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For a man that had yet to release his debut album, it must have been a promising sign to see a packed room on the other side of the world enamoured by your barely-heard tunes. Norwegian newbie Mikahael Paskalev’s album has since seen its Australian release, but it was the strength of his ad-worthy debut single, I Spy, which pulled a formidable crowd into the Oxford Art Factory to watch his equally formidable antics on Wednesday.
Paskalev opened the show on his lonesome, cheerily chatting to the crowd about an ex-lover before launching into an acoustic-driven version of Susie. His band then joined him on stage to ramp up the tempo and deliver the crowd a punch of personality.
Once the tempo reached a steady cruise, the show became a rolling freight train. Paskalev thrusted his shoulders up and down, looking like a young Elvis Presley doing the Jailhouse Rock as he ferociously worked away at his guitar. At one point, he proclaimed that he had “never sweat this much in the first ten minutes of a show.”
It was obvious that many of the punters were there to see the performance of I Spy, but such was the strength of the unfamiliar songs that it never felt as though we were standing around waiting. Jailhouse Talk was an effortless ’60s throwback, while What’s Life Without Losers — the album’s title track — was an infectious slice of pop in the same vein as San Cisco. The former had Paskalev and his female counterpart singing along together, sending the crowd into a state of rapture.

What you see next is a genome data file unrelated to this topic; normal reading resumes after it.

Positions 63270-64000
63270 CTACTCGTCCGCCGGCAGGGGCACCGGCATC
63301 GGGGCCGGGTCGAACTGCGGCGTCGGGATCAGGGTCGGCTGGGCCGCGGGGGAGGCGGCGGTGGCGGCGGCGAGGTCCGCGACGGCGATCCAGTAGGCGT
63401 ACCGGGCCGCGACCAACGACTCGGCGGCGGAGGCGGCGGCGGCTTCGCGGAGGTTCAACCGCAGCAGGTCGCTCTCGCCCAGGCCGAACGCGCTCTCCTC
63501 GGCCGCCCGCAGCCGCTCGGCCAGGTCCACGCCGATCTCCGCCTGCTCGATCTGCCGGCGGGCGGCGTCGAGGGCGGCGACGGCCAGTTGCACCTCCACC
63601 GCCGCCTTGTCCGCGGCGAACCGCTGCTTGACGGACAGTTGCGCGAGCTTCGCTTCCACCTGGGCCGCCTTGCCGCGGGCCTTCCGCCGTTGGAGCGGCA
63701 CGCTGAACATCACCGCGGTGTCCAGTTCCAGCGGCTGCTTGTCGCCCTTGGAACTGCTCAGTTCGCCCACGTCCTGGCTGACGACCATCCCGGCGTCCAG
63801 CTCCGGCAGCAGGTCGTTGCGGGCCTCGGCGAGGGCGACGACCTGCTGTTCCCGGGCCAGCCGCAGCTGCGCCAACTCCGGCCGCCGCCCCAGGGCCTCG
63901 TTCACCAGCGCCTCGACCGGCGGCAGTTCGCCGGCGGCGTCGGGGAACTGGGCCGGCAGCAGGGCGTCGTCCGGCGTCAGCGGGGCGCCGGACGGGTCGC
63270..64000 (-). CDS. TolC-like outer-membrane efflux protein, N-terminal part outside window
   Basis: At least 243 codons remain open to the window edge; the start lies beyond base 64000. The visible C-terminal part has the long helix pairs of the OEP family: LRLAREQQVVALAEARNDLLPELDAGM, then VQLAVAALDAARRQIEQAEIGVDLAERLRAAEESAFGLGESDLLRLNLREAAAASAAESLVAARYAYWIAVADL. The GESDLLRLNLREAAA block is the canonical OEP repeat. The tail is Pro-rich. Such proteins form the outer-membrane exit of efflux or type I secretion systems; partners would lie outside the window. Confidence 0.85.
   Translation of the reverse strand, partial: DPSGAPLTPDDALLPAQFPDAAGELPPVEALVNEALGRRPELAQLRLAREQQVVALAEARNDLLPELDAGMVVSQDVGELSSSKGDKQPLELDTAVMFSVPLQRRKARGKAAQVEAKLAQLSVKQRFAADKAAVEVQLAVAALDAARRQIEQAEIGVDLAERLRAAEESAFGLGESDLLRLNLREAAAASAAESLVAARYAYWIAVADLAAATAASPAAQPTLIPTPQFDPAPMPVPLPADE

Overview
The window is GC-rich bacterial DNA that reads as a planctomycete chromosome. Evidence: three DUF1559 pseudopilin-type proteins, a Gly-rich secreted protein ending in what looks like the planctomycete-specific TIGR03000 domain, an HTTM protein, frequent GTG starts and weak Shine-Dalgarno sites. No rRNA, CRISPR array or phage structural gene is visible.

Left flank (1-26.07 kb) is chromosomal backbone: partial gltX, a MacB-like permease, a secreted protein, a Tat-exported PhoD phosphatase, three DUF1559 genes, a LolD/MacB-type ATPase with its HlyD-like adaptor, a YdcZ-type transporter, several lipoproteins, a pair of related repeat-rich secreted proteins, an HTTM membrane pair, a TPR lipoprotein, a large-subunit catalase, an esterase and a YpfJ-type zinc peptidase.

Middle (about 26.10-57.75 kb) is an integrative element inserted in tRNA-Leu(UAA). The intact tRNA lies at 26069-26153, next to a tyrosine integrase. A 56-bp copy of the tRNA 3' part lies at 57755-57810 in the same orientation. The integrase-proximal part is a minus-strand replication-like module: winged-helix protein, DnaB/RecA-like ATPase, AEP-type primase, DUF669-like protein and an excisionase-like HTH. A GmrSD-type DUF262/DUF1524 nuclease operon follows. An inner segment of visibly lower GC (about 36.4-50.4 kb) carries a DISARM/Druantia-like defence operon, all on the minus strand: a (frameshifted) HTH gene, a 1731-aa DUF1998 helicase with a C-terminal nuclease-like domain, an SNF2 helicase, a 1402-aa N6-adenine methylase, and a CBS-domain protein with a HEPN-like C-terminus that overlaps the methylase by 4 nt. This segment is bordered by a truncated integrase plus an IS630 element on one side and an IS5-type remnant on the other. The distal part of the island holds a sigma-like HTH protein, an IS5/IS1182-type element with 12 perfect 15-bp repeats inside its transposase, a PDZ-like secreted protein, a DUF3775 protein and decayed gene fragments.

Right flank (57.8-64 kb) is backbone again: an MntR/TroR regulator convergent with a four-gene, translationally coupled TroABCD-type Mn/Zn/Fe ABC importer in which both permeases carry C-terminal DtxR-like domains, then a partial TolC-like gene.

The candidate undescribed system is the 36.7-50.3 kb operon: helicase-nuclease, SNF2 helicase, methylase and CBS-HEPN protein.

Paskalev’s banter with the crowd was another highlight. When his acoustic guitar suffered technical issues he laughed it off and asked not to be remembered for this. He filled in time by throwing smokeless tobacco — Snus — into the sea of people. He then prefaced a track by dedicating it to “Rihanna and Chris Brown’s loving relationship.”
When the anticipation for I Spy hit fever pitch, the guitarist called a false alarm, introducing the song, only to have it dismissed by Paskalev. One song later it was finally delivered by a Paskalev who was, in spite of the the Risky Business-inspired video, wearing pants. The chorus was just as chaos-inducing as expected, with the raucous mosh confirming the brilliance of the pacing and melody of the track.
After jigging with every bone in his body for the duration of the evening, Paskalev returned for an uncharacteristically sombre encore. It was a good chance to listen to his husky, folk-tinged voice, which teetered gracefully on the edge of its own capabilities. Call it a comedown, but beyond the anarchy of his joyful pop tracks, it was a good reminder that the man has some serious talent.
I wouldn’t be surprised if we see Paskalev back in the country sooner, rather than later.